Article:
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Duty and courage to mark 100 years of Northern Ireland policing

A series of events will mark a century of police service in Northern Ireland.

The loss of 462 lives will be marked as part of the centenary of Northern Ireland’s policing.

A series of events reflecting remembrance and acts of courage are being organised by the Royal Ulster Constabulary George Cross (RUC GC) Foundation.

The centenary will be marked at Church Services in St Anne’s Cathedral, Belfast and the National Memorial Arboretum in Staffordshire along with a concert, lecture and a gala dinner over the coming weeks.

They will trace the line of duty starting with the early officers from the RUC through to the current work of its successor, the Police Service of Northern Ireland.

Former PSNI Assistant Chief Constable, Stephen White, said the centenary would also reflect the wider story of society such as the air raids on Belfast during the Second World War which claimed the lives of seven officers.

Mr White said: “From its creation, the story of the RUC has been one of people and of serving the community. Its people have been at the forefront of dealing with some of our most traumatic episodes,” he said.

“Alongside this story, of sacrifices made by officers and staff, are the countless stories of what life was like for the families of officers. These are the stories of friendships and comradery, of innovations, international recognition and world-leading achievements.”

Until partition in 1922, the job of upholding the law was carried out by the Royal Irish Constabulary. But on 4 April that year – exactly a century after its creation – the force was disbanded.

In the Republic, it was succeeded by Garda Siochana and the RUC was officially formed in June 1922.

But it was the period during the Troubles, which escalated from 1969, which brought the heaviest toll on officers.

On 11 October 1969, Constable Arbuckle became the first RUC fatality when he was shot on Belfast's Shankill Road during serious rioting.

From then until the ceasefire in 1998, a further 302 men and women were murdered in terrorist attacks and 8,000 were injured – more than 300 severely disabled.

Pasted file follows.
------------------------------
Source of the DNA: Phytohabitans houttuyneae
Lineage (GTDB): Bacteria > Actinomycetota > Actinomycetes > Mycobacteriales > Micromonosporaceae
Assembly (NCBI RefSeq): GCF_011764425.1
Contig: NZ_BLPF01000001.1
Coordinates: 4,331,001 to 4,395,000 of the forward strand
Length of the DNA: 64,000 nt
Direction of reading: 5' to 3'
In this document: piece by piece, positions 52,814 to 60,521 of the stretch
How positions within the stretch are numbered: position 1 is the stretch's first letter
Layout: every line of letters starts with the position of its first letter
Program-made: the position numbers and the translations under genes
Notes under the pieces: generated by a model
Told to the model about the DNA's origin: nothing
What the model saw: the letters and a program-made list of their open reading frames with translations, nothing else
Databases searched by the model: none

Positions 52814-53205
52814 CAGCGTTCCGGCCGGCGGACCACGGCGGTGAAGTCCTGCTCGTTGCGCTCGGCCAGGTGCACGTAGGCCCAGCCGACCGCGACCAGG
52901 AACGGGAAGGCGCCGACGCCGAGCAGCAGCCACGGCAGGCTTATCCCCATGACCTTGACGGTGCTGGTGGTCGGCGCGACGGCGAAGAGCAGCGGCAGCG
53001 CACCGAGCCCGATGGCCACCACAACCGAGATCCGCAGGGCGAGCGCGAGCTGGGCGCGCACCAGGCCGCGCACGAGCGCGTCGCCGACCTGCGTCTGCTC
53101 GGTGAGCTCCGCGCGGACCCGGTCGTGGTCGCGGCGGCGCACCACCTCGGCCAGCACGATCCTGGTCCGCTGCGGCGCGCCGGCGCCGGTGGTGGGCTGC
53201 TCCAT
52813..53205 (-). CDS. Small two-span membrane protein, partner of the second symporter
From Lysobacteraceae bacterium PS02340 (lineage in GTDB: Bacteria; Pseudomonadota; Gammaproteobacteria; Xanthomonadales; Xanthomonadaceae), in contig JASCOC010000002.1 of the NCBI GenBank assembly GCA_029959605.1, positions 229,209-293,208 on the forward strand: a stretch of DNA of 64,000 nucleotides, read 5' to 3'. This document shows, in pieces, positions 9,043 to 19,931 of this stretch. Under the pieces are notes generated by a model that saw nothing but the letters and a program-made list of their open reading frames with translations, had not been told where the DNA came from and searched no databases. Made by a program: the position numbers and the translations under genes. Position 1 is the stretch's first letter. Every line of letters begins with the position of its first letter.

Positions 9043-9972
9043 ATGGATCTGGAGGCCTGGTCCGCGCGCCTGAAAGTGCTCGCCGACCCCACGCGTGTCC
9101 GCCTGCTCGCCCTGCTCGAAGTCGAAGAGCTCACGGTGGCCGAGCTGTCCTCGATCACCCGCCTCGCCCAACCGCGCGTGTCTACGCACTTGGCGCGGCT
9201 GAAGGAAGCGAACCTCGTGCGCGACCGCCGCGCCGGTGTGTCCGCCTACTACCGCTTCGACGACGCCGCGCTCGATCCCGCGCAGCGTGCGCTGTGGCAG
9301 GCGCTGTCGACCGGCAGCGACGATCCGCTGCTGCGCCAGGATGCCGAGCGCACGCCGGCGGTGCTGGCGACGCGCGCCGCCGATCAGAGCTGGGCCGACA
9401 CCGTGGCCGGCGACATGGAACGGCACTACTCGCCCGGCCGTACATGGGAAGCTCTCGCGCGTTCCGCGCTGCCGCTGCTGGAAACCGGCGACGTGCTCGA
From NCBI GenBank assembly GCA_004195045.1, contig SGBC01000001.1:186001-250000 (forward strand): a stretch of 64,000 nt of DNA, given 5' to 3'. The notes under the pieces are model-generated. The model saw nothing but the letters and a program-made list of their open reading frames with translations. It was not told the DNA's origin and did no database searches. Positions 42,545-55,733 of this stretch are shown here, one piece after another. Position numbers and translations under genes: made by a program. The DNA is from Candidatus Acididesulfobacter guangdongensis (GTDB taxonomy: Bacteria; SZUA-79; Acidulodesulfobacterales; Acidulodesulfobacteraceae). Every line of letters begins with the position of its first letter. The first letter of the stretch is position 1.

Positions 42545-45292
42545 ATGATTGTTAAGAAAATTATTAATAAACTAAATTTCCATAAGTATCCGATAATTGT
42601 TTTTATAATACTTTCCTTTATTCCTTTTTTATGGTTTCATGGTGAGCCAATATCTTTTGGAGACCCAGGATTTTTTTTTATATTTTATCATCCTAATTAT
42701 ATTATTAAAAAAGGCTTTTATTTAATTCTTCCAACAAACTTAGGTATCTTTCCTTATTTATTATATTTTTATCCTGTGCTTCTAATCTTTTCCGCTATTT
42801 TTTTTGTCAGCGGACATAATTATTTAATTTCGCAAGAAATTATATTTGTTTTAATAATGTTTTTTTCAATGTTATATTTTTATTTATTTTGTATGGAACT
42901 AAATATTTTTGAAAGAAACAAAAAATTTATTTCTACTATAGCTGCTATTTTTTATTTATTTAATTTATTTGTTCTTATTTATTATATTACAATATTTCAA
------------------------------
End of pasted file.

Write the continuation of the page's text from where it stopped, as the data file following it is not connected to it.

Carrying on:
Mr White said: “Officers suffered dreadfully but so, too, did their families. 1,200 police families were forced to abandon their homes because of threats from terrorists across the political spectrum. The upheaval was immense. Often with little warning, families were spirited away to safe locations, all designed to thwart the terrorist.

“The personal cost was high with partners having to quit their jobs and children taken away from friends and relations and enrolled in new schools.”

In 1999, the RUC was awarded the George Cross for ‘collective and sustained bravery.’

Today, PSNI and Gardai are now partners in sophisticated work against organised crime gangs involved in major offences such as people smuggling. Former senior PSNI officers have transferred to take top posts with the Gardai.

And the PSNI also has the task of resolving hundreds of cases from the Troubles era.

But the threat to officer safety remains high: two PSNI officers have been murdered and others left with life-changing injuries as a result of terrorist acts.

Mr White said: “This year is a milestone for policing not only in Northern Ireland, but the entire island. It was a time of immense upheaval across Ireland, with the War of Independence, the Irish Civil War, and the creation of Northern Ireland.

“We may have made mistakes along the way, but there is no denying the commitment, bravery and integrity of officers who did their level best to protect society and make accountable the terrorists who caused the pain and suffering. We owe these men and women a deep debt of gratitude.”

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